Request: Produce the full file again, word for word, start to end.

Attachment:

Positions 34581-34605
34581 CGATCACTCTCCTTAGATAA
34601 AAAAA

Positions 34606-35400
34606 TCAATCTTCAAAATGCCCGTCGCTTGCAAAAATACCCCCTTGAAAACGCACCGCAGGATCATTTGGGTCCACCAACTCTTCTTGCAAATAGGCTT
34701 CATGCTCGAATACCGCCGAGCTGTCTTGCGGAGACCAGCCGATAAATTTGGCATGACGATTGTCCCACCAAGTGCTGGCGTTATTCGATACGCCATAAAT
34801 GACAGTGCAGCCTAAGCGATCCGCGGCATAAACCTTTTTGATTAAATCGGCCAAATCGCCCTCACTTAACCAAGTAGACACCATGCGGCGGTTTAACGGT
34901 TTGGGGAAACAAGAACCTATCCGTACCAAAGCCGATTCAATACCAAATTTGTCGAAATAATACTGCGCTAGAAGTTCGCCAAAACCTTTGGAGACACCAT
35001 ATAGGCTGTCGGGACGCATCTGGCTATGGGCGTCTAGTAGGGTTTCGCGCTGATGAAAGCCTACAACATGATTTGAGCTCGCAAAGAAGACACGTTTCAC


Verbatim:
Positions 34581-34605
34581 CGATCACTCTCCTTAGATAA
34601 AAAAA

Positions 34606-35400
34606 TCAATCTTCAAAATGCCCGTCGCTTGCAAAAATACCCCCTTGAAAACGCACCGCAGGATCATTTGGGTCCACCAACTCTTCTTGCAAATAGGCTT
34701 CATGCTCGAATACCGCCGAGCTGTCTTGCGGAGACCAGCCGATAAATTTGGCATGACGATTGTCCCACCAAGTGCTGGCGTTATTCGATACGCCATAAAT
34801 GACAGTGCAGCCTAAGCGATCCGCGGCATAAACCTTTTTGATTAAATCGGCCAAATCGCCCTCACTTAACCAAGTAGACACCATGCGGCGGTTTAACGGT
34901 TTGGGGAAACAAGAACCTATCCGTACCAAAGCCGATTCAATACCAAATTTGTCGAAATAATACTGCGCTAGAAGTTCGCCAAAACCTTTGGAGACACCAT
35001 ATAGGCTGTCGGGACGCATCTGGCTATGGGCGTCTAGTAGGGTTTCGCGCTGATGAAAGCCTACAACATGATTTGAGCTCGCAAAGAAGACACGTTTCAC